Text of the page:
Harvard: The Land Where Nothing Is On Time

Students can be seven minutes late, and still “on time”—only at Harvard.

Photograph by iStock

I ’ve learned many things at Harvard, but punctuality was not among them.

In Harvardspeak, “on Harvard time” means seven minutes after the scheduled hour—the traditional starting time for all classes, giving students a few extra minutes to shuttle between classrooms. This is a sensible arrangement, given that a student may have back-to-back classes at opposite ends of the campus.

But as someone who grew up in Asia, where stern elementary-school teachers would make a late student stand outside the classroom for an hour, I was not used to this new liberty. Now, when the starting time for a class in Cambridge is approaching, I often find myself frantically running to the classroom, glancing at my watch every few seconds. When I finally arrive, panting, I realize that the professor is nowhere to be seen, and the lecture hall is sprinkled with students chattering and checking Facebook. Five minutes later, the professor saunters in, and often doesn’t start teaching until 10 minutes after my arrival.

What is sensible when applied to classes is less sensibly applied also to club meetings, exams, events, talks, performances, shows, meals, and private dates—pretty much anything and everything that takes place at the University. I often hear fellow students justify their lateness by saying, “Oh, they never start on time anyway.” To which I say to myself: they never start on time because people like you never show up on time. The result is that nothing at Harvard ever starts on time—sometimes not even on Harvard time.

It is generally taken for granted that if a friend and I agree to meet for dinner at 6:00, she will show up at 6:07—if I’m lucky.

As a Quad dweller, I need to make an extra effort to be on time, especially on weekends, when the shuttle bus runs only every half hour. Sometimes I find myself running for a shuttle that would take me to my destination 20 minutes early—only because I don’t want to be 10 minutes late—and then realizing that my River House friend, who lives just a block away, will probably be 15 minutes late.

Of course, I can read The New York Times on my phone, listen to music, or gawk at my friend’s pictures on social media. But when waiting, I’m always plagued by a sense of frustration that I’m wasting my life, which kills any pleasure I can derive from these pastimes. I work myself up over other people’s impoliteness, and I can’t help it.

Sometimes I tell myself to calm down and stand in their shoes. Harvard is the kind of place where every single person is busy—from deans to dining-hall workers. Some people think this provides justification for lateness, but I argue that if we are all equally busy, why is my time less valuable than yours?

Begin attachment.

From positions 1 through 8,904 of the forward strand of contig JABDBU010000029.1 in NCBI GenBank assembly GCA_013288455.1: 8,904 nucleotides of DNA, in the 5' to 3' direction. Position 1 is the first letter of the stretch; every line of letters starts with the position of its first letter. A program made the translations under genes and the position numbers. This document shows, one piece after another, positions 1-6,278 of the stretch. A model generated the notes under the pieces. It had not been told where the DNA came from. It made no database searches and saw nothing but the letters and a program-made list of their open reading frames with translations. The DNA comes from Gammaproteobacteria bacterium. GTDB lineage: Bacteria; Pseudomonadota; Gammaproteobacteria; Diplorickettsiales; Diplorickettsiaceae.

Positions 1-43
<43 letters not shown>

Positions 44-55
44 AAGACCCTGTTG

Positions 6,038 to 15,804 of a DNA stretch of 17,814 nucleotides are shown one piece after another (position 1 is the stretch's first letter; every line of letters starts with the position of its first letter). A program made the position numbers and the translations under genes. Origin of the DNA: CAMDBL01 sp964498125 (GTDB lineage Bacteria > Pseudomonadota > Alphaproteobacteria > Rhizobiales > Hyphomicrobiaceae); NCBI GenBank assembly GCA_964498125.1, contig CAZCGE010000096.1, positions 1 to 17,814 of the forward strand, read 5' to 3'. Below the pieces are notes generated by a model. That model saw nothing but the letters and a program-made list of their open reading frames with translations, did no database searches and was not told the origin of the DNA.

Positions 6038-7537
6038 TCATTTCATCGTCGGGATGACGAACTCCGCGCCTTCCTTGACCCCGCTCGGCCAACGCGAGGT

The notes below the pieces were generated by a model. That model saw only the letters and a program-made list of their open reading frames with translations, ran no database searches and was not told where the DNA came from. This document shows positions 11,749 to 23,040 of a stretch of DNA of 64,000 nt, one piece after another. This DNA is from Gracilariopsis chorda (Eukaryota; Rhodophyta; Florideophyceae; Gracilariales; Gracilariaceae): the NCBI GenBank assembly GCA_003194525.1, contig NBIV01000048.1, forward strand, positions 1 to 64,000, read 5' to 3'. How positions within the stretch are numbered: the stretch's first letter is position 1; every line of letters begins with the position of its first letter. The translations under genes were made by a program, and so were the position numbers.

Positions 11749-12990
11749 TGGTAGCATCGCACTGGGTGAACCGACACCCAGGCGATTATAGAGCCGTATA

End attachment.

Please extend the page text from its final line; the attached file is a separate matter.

Then there is rescheduling. In freshman year, I once scheduled an 8:00 breakfast with my peer adviser, a junior. We agreed on this ridiculously early time (at least for college students) because both of us were busy during the day. For me, this would mean an hour less sleep, but I was willing to make this sacrifice because we had not seen each other for a long time. When my alarm clock woke me up at 7:30 the next day, I grudgingly crawled out of bed, cursing my yesterday’s self for agreeing to this ungodly hour. As I was brushing my teeth at 7:40, I received a text message: “So sorry!!! But can we reschedule??!! I have a paper to finish!!! :(((” At that moment, all the “Sorrys” and excessive punctuations and compounded sad faces in the world could not dampen my anger. You are sorry? Then you should have told me last night! I gave my adviser an imaginary severe dressing-down in my mind, but it couldn’t change the fact that I was up an hour too early for my usual breakfast time. I tried falling back asleep, but couldn’t. I could only reply, “Okay.”

Last-minute rescheduling—I mean literally “at the last minute”—is epidemic among Harvard students. As an avid planner, I take this as the utmost expression of disrespect. I put everything in my e-calendar, including doing laundry and taking medicine. Sometimes I like looking at my e-calendar and appreciating how organized, compact, and full it is. That’s why it kills me when people tell me on Saturday morning that they can’t make lunch, “because blah blah blah, can I do Sunday instead?” Moving an appointment from its original place to another is like ruining a piece of carefully arranged artwork. Such unexpectedness threatens my sense of being in control of my calendar, my time, and my life.


That personal pique aside, the prevalence of unapologetic lateness and rescheduling speaks to a larger problem than punctuality: a sense of entitlement. The term “Harvard time” itself reeks of the argument, “I go to Harvard, therefore I am entitled to seven minutes of lateness—for a lifetime.” Once we graduate from Harvard and step into the cold, real world, will employers be tolerant of our arriving seven minutes late for a job interview? Will clients still want to do business with us if we show up for meetings seven minutes late, citing “a college tradition”?

Last Saturday, I arrived at South Station two minutes after the scheduled departure time for my bus to New York, thinking that “buses never leave on time anyway.” Indeed, the bus was still parked at its berth, but all the passengers had boarded and the driver had already closed the door, preparing to leave. I knocked on the door, waving my ticket. He looked at me, shrugged, and drove away. It was a ruder reminder of the real world, if any were needed, than the ringing of that early-morning alarm clock.

Zara Zhang ’17 is the Daniel Steiner Undergraduate Editorial Fellow at Harvard Magazine this summer. Her colleagues attest to her remarkable punctuality and strict adherence to deadlines.

Read more articles by: Zara Zhang
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